Extroverts and introverts add a psychological dimension to the duality of hunters and catchers. However, I think these terms don’t apply only to persons, but cultures on the whole and business practices in particular.
Who nurtured in that fine tradition...
I am not sure if the Chinese business culture is that of “catchers” rather than “hunters”. But in North Germany where I live, many extrovert tactics are doomed to a failure, even if they might function very successfully in a “pushier” cultural environment (remember WalMart’s fiasco in Germany?).
I came across the view that catching strategies are likely to be more effective with the generations born in the 1980s and 1990s. In fact, the classical aggressive hunting approach seems to become ever more a thing of the past. “Marketing for introverts” is getting ever more popular as a term of its own. Mega-extroverts are said to be some of the worst salespeople. However, most marketing advice is still biased towards classic “hunting”. Catchers, these underdogs, certainly deserve more credit.
So what is all this hunting or catching about?
Of the sadness of the creatures…
The worst kind of “hunters”, I think, are all those pitiable creatures who never stop sending their “business proposals” or applications, all over the place.
On the other hand, the worst “catchers” are probably those who just set up their profiles everywhere where all the other catchers already are (like ProZ, LinkedIn, all the usual boards and forums).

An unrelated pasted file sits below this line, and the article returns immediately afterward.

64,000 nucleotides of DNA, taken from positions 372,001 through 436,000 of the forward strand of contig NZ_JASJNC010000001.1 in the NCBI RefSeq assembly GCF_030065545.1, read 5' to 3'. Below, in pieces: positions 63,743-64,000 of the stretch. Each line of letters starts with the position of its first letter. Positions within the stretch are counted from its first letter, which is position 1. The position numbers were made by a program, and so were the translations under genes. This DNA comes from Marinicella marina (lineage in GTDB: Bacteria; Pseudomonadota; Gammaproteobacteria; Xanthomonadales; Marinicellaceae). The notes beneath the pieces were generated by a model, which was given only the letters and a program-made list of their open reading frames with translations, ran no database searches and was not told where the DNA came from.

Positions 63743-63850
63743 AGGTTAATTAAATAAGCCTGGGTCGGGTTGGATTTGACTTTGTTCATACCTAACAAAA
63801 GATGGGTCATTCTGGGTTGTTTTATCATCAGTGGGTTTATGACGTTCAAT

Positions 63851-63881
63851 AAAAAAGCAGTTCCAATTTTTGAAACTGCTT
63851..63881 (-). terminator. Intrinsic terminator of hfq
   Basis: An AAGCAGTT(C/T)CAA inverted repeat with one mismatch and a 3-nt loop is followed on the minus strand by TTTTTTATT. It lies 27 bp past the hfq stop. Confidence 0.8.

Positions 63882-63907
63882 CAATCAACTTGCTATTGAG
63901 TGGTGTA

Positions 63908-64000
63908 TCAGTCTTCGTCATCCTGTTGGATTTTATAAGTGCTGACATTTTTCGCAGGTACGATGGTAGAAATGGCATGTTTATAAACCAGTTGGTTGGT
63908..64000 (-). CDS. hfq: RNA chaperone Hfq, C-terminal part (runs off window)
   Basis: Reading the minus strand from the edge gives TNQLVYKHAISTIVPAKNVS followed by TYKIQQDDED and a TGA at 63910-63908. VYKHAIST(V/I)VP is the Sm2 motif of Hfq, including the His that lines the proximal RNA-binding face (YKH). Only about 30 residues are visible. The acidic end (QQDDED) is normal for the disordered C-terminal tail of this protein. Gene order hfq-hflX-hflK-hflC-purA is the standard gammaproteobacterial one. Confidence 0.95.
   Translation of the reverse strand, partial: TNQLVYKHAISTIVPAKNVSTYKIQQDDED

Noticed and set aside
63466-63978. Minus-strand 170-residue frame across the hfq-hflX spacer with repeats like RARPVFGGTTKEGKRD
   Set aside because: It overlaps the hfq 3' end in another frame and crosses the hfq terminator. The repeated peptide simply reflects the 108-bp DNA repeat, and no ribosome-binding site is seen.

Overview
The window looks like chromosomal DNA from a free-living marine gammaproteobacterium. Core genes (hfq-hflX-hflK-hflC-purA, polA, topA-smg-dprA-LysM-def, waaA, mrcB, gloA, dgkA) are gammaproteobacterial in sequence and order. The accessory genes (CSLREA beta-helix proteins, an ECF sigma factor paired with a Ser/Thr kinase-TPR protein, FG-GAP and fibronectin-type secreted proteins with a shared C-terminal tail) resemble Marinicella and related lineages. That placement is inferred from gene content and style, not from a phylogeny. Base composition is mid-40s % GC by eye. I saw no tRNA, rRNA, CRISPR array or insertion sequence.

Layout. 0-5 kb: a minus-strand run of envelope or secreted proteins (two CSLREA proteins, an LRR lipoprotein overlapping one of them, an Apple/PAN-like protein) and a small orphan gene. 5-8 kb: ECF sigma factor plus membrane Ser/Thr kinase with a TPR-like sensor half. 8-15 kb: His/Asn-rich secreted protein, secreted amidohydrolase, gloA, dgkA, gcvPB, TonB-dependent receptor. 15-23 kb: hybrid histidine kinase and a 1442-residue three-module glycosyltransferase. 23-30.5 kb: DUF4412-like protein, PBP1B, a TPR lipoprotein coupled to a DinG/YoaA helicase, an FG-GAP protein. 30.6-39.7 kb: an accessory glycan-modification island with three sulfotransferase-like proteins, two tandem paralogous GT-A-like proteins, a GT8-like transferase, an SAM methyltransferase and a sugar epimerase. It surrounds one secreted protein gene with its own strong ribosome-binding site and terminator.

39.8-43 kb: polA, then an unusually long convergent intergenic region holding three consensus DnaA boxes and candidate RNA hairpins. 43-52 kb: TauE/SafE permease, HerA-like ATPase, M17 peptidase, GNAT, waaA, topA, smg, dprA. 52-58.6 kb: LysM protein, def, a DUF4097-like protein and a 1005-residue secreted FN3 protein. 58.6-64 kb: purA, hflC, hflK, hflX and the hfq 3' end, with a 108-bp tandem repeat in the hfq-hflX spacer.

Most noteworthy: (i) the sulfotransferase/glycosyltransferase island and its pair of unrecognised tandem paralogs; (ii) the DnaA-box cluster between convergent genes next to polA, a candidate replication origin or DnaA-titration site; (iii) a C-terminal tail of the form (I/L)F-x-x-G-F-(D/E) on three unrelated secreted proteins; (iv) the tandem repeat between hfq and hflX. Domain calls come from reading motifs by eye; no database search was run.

Predicted the result…
Right or wrong, in practice it is not so clear cut. If negative examples have some teaching value (at least more complex ones), I’d like to refer to my earlier post on a marketing campaign by Germany’s translators and interpreters association BDÜ. It might be a very good idea to publish a directory of technical translators and distribute it among potential high value clients (“from experts to experts”, without middlemen). But to present the information about individual translators in such an outdated, repetitive and uninspired way as if they were merely applicants for a translation agency (e.g. listing CAT tools instead of describing personal skills, specialties and experience) creates a misleading overall impression and defeats the essence of an appropriate marketing approach. It is neither fish nor fowl, neither hunting nor catching. It fizzles out with no impact.